On August 6, 2013, FERC Administrative Law Judge Michael J. Cianci issued an initial decision on the complaint filed against the New England Transmission Owners (NETOs) seeking to reduce their currently effective 11.14% base return on equity (ROE) (FERC Docket Nos. EL11-66-000, et al.). Applying FERC’s traditional discounted cash flow (DCF) analysis to financial data largely for the period May 2012 – October 2012, Judge Cianci would require the NETOs to use a 10.6% base ROE to make refunds for transmission service provided between October 1, 2011 and December 31, 2012. Applying the same DCF analysis to financial data largely for the period October 2012 – March 2013, Judge Cianci would allow the NETOs a 9.7% ROE that would apply prospectively once FERC ultimately issues its order in the case (assuming FERC sustains Judge Cianci’s rulings; see PP* 544, 559-560). These rulings undoubtedly are disappointing both to the NETOs, who opposed any reduction in the 11.14% base ROE, and the complainants, who advocated substantially lower ROEs (8.3% to 8.9%) than Judge Cianci would allow.
On the positive side for the NETOs, Judge Cianci found that reducing utility ROEs below 10% for a prolonged period could be harmful to the industry (P 576). He also resolved virtually all conventional DCF methodological issues in the NETOs’ favor and his 10.6% and 9.7% ROEs were the ROEs developed in the NETOs’ conventional DCF analysis (PP 551, 552, 557). This would suggest that the 10.6% and 9.7% ROEs represent the maximum possible ROEs given the financial market data and the constraints of FERC precedent.
Judge Cianci expressly declined to rule on an issue that was hotly contested by both the NETOs and the complainants. The issue is whether post-2007 financial market conditions cause the DCF method to understate ROE costs and require modification of FERC’s conventional DCF analysis by use of alternative ROE methodologies (e.g., CAPM) to determine the NETOs’ actual common equity costs. A related issue, also hotly disputed by the parties, is whether the billions of dollars of required new transmission investment should also impact the ROE calculus.
The NETOs and the complainants are free to dispute all aspects of Judge Cianci’s decision through the FERC appeal process. The initial appellate briefs (known as briefs on exceptions) are due September 20, 2013, and briefs opposing exceptions are due October 24, 2013. The ultimate FERC ruling in this case will clarify and/or modify FERC’s ROE policy and is likely to be of extreme importance not only to the NETOs and their customers but to all utilities who charge or pay FERC jurisdictional transmission rates.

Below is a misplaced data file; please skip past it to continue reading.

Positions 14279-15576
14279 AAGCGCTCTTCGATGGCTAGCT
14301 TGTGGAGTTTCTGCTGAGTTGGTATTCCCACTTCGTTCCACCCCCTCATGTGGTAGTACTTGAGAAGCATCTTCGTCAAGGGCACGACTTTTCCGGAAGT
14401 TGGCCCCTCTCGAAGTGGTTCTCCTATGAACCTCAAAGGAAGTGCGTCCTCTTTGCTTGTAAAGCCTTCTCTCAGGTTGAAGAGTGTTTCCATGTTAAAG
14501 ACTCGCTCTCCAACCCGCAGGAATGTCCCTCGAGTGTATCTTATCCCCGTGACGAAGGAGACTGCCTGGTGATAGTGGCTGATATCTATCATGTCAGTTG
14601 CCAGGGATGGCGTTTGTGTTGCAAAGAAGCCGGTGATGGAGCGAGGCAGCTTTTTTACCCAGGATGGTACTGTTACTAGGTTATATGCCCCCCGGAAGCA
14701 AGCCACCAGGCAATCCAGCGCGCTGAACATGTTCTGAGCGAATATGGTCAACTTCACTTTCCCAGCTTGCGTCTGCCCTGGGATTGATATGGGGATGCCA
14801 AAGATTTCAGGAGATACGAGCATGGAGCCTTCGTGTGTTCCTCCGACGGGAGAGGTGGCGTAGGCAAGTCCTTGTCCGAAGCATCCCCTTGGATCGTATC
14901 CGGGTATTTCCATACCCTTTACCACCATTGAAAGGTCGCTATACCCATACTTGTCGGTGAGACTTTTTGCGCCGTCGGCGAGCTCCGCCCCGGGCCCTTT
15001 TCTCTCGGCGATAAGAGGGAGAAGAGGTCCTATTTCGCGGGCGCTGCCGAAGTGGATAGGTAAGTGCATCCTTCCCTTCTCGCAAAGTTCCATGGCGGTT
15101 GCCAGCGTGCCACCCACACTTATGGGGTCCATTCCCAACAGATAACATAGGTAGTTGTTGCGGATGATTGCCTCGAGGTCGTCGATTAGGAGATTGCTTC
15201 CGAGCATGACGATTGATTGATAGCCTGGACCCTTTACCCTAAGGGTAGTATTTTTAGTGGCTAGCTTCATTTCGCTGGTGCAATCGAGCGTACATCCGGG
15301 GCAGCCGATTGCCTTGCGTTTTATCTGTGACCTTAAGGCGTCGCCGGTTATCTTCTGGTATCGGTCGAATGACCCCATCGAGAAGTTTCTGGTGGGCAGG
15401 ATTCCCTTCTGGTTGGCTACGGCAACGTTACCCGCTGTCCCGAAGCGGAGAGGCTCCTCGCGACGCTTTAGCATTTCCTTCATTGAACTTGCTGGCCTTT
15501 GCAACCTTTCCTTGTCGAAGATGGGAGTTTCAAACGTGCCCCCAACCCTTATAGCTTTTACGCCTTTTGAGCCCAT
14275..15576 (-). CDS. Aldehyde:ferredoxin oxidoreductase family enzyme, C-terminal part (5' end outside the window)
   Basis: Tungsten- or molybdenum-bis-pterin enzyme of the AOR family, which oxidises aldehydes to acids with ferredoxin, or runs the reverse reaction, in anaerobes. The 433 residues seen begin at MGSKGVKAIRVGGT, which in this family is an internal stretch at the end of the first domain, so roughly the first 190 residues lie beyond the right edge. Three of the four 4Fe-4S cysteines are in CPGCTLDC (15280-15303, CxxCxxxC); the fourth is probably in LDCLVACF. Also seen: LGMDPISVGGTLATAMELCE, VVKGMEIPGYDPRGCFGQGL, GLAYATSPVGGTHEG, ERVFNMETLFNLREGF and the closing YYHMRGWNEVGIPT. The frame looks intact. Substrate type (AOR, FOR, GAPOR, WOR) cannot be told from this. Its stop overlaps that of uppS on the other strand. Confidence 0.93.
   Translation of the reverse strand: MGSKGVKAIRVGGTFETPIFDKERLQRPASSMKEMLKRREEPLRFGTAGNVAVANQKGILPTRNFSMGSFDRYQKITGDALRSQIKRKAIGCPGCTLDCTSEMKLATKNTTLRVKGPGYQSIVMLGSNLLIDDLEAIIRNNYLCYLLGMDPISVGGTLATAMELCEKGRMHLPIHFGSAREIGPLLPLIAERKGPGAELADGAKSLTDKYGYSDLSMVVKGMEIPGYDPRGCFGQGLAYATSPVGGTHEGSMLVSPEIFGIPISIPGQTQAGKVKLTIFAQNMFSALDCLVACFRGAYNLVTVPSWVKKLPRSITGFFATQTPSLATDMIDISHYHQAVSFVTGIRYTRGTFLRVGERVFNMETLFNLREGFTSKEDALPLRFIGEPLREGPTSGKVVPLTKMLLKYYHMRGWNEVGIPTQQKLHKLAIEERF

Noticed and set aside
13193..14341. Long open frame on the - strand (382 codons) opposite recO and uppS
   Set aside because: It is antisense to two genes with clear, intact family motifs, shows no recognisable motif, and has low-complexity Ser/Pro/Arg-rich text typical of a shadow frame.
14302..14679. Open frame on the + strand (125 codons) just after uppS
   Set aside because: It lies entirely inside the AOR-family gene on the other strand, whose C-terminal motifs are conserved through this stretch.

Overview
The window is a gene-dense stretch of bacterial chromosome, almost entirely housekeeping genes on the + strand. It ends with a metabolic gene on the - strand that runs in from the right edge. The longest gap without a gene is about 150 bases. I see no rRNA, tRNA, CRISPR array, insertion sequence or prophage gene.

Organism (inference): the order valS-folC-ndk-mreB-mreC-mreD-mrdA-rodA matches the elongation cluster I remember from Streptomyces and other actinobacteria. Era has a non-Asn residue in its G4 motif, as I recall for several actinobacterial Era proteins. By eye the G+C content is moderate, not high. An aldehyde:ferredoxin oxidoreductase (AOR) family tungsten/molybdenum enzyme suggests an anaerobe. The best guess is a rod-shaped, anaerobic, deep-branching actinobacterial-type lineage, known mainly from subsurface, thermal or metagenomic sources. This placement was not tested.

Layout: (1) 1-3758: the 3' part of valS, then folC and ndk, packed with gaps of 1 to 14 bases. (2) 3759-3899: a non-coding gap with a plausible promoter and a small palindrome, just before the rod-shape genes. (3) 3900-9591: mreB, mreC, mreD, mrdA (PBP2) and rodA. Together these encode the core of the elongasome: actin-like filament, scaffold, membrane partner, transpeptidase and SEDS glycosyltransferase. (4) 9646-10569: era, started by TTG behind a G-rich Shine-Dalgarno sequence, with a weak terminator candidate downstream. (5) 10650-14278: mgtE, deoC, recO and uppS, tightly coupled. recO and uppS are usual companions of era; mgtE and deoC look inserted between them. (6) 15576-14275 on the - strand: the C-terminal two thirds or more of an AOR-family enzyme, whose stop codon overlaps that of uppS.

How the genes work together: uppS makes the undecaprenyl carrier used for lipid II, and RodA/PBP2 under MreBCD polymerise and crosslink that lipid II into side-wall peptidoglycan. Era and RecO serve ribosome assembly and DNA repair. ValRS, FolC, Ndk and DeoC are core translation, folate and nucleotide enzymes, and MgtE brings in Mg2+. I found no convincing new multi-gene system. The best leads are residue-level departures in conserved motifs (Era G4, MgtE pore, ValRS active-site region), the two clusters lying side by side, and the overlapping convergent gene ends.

Two elements of Judge Cianci’s decision merit additional comment.
First, his decision concerned the NETOs collectively with the result that the ROE benchmark for the NETOs as a group was the so-called “mid-point” of the zone of reasonableness representing the average of the highest and lowest returns within the zone. Pursuant to Commission policy, the ROE benchmark for an individual utility would be the “median” of the zone of reasonableness where half the returns are higher and half the returns are lower. Under current conditions, the median would be somewhat lower than the midpoint. Thus, a hypothetical Judge Cianci decision in an individual utility rate case incorporating all his rulings except substituting the “median” for the “mid-point” would result in somewhat lower ROEs than approved for the NETOs.
Second, due to the statutory fifteen-month limitation on retroactive refunds, the NETOs will not be required to make Docket No. EL11-66-000 refunds for the period between January 1, 2013 and the issuance date of the final FERC order. However, FERC has not yet acted on a second ROE complaint currently pending against the NETOs (Docket No. EL13-33-000). Although FERC would need to make new ROE findings in the new docket, this second complaint could close the Docket No. EL11-66-000 gap, and expose the NETOs to “back-to-back” ROE refunds for a 15-month period beginning January 1, 2013.
The initial decision is available here.
* “P” refers to the relevant numbered paragraph in the initial decision.